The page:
FRIAS: THE IGT NO-BID DEAL IS STILL A BAD DEAL FOR RHODE ISLAND
Since the General Assembly hearings in 2019 on the no-bid twenty-year billion-dollar contract extension for IGT, there have been two major developments: (1) IGT and Twin River have become business partners, and (2) the issuance of a report by Christiansen Capital Advisors, LLC (CCA), which demonstrated some of the fundamental flaws in the IGT no-bid deal. The fact that IGT and Twin River are now business partners does not automatically make this deal a good one for taxpayers. CCA’s report helps show why this no-bid deal is not in the best interest of Rhode Island taxpayers.
First, CCA determined that under this no-bid deal Rhode Island taxpayers are paying $9.6 million more to IGT to manage the traditional lottery and the central computer system.1 According to IGT and the Appleseed study, IGT’s jobs directly produce only about $8.14 million in state tax revenues.2 Therefore, Rhode Island taxpayers are paying more to IGT to run the lottery and central computer system than the amount of annual direct tax revenues IGT’s jobs give to Rhode Island. Also, CCA even questioned the need for Rhode Island to have a central management system provider for video-slot machines and indicated that it “would seem prudent to explore whether all the services” currently provided by IGT “are truly necessary in 2020, and worth the expense to Rhode Island taxpayers.”3 In fiscal year 2019, Rhode Island paid IGT $13.1 million to be the central computer system provider. Simply, Rhode Island taxpayers are paying more money to IGT than it is getting for IGT’s 1,000 jobs.
Second, CCA explained that “more suppliers” of video-slot machines will result in a “larger library of available products, which will maximize gaming revenue.”4 CCA emphasized that: “it is a well established maxim among slot mangers that variety matters.”5 This legislation gives IGT the right to control 100 percent of the video-slot machines at Rhode Island casinos. Previously, Twin River explained that the “biggest threat to the State is the 85% control of the casino floor by one vendor” and that the “efficiency process is broken and does not protect the State when one company controls more than 50% of the machines.”6 There is nothing in the legislation that limits IGT’s slot machines to only 50 percent of all slot machines at Rhode Island casinos. It should be noted that IGT has a controlling 60 percent interest in its new joint venture with Twin River. Furthermore, CCA pointed out that while Rhode Island leases it video-slot machines, “the vast majority of slot machines in North America,” 85 to 90 percent, “are purchased, rather than leased at a percentage of gaming revenue” because it is more profitable to purchase slot machines rather than lease them.7 Giving IGT control of Rhode Island’s slot machines as well as leasing slot machines from them does not maximize Rhode Island’s third largest revenue source for taxpayers.
Third, CCA showed that “by only providing instant tickets from one supplier, Rhode Island is not only leaving potential instant sales on the table, that spending is being exported to Massachusetts.”8 CCA did not quantify the amount of tax revenues from instant tickets sales Rhode Island is losing because of its arrangement with IGT, but it is further evidence that this no-bid deal is not maximizing revenues for Rhode Island taxpayers.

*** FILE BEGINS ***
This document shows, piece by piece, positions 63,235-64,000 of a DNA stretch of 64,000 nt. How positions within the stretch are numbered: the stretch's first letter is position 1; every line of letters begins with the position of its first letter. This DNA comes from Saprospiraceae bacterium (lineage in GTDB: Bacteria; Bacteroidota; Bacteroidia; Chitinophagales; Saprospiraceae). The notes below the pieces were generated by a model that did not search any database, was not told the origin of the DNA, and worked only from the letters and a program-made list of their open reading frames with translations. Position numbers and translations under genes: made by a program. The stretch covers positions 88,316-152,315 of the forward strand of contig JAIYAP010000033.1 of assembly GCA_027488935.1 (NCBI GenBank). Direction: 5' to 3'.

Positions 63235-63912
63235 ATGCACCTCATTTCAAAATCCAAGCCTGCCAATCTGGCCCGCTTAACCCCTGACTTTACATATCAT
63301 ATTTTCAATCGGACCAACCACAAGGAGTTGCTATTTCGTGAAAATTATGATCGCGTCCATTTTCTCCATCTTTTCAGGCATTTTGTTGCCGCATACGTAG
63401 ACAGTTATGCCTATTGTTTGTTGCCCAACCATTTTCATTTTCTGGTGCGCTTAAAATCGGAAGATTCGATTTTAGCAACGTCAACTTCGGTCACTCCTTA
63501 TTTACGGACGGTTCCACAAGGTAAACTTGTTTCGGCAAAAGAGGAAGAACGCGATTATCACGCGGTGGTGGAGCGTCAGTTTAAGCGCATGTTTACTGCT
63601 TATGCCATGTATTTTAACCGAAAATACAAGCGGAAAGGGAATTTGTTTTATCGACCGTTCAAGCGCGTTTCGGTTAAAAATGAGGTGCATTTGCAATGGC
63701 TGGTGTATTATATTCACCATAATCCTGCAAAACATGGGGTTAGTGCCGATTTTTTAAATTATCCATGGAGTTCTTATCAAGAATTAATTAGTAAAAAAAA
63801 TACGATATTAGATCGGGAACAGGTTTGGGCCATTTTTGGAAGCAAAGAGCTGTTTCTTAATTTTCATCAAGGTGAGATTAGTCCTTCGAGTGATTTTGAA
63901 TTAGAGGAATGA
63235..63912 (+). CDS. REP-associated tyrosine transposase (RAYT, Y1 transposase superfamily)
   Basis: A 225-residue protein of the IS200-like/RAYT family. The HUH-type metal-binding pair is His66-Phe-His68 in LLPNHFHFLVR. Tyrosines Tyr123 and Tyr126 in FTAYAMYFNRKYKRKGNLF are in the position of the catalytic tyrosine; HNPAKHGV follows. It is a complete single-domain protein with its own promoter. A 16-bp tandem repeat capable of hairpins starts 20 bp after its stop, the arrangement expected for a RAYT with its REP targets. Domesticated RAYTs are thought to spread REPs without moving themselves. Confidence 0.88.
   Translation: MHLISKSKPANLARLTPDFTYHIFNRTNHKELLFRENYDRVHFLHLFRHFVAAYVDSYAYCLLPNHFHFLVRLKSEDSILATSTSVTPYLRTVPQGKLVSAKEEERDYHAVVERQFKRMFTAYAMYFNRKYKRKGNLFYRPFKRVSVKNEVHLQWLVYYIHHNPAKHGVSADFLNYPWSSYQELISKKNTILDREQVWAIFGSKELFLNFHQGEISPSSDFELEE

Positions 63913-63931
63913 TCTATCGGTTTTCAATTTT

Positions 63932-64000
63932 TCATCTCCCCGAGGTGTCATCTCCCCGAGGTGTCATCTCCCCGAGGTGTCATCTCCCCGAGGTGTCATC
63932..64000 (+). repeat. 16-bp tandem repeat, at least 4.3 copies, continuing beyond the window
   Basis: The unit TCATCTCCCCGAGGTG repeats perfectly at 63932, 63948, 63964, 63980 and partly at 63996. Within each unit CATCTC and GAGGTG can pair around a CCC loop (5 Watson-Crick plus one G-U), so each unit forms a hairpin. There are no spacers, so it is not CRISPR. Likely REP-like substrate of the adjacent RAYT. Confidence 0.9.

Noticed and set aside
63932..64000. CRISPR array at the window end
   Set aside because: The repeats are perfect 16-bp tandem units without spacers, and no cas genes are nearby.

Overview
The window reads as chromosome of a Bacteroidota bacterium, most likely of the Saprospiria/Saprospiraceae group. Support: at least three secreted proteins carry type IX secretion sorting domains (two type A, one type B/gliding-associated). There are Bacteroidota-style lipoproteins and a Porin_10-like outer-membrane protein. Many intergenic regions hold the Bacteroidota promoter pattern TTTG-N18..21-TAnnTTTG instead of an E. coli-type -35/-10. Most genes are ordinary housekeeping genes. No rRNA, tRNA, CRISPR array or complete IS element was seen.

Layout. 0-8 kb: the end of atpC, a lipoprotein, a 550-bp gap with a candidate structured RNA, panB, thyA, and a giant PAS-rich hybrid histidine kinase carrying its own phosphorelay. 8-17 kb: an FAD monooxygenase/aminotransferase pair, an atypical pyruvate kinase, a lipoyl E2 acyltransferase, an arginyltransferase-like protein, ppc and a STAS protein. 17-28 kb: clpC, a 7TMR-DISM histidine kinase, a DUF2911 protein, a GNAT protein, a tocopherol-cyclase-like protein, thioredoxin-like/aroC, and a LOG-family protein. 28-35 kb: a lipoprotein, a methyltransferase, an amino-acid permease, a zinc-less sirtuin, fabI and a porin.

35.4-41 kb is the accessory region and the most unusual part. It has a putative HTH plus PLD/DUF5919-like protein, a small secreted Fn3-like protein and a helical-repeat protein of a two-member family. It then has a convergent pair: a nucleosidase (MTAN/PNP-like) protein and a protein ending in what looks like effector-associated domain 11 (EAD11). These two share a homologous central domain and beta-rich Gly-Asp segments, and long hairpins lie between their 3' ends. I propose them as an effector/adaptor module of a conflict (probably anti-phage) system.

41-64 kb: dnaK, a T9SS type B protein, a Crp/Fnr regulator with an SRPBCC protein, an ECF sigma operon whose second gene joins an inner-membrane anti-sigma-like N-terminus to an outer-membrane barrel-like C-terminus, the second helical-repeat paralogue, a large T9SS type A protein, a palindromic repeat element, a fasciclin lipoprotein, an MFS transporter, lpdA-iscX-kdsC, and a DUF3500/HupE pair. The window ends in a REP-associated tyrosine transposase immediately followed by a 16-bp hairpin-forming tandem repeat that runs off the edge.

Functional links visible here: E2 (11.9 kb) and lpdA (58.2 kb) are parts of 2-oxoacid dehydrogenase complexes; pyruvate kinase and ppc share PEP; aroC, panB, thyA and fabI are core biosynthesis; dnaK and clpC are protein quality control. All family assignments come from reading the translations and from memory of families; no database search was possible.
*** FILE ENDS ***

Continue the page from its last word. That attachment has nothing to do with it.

Lastly, CCA made it clear that it “never recommended” to a lottery that “a twenty-year contract is a good idea.”9 CCA indicated that a “ten-year initial contract term, with optional extensions, has been the standard recommendation from CCA.” CCA asserted that in 2020 it is “even more urgent” not to enter into a contract that is longer than ten years so as to give “the lottery flexibility” to address “technology changes.” 10 Based on this expert advice alone, by approving this legislation, the General Assembly would be engaging in fiscal malpractice by locking Rhode Island into a no-bid contract affecting our third largest source of revenue for the next twenty years.
This no-bid deal may be good for both IGT and its new business partner Twin River, but it is not a good one for Rhode Island taxpayers. The General Assembly should heed the advice of CCA and reject this legislation. This no-bid contract provides a subsidy to IGT that exceeds the amount of tax revenues it directly generates to Rhode Island. It will undermine the ability of the State of Rhode Island to maximize its lottery and gambling revenues for the next two decades. To get the best deal for taxpayers, Rhode Island should go out to competitive bid. If the General Assembly insists on supporting this no-bid deal, then at minimum IGT’s contract should not be longer than ten years.
1 CCA, Evaluation of a Proposed Contract Extension with Rhode Island’s Current Exclusive Lottery Vendor (CCA Report), at 6-7, 61-62 (1/15/20). The amount of $9.7 million is between the $7.9 million that the Office of Revenue Analysis calculated was the cost to Rhode Island for IGT providing these those two services and the $14 million cost I calculated using the Delaware Lottery as a comparison. See R.I. Office of Revenue Analysis, “Economic Impact Analysis of a ‘Competitive Bid’ Scenario for the IGT Lottery Contract, at 22, 24 (10/22/19); Frias Senate Testimony (10/29/19).
2 “R.I. lawmakers face warring numbers over Lottery deal” (ProJo 8/3/2019); “Report list consequences of IGT pulling out of R.I.” ProJo (7/25/19).
3 CCA Report, at 62-63.
4 Id., at 27.
5 Id., at 34.
6 Twin River Presentation to Senate Finance Committee, at 4 (10/24/2019).
7 CCA Report, at 7, 30, 62.
8 Id., at 6, 62.
9 Id., at 63.
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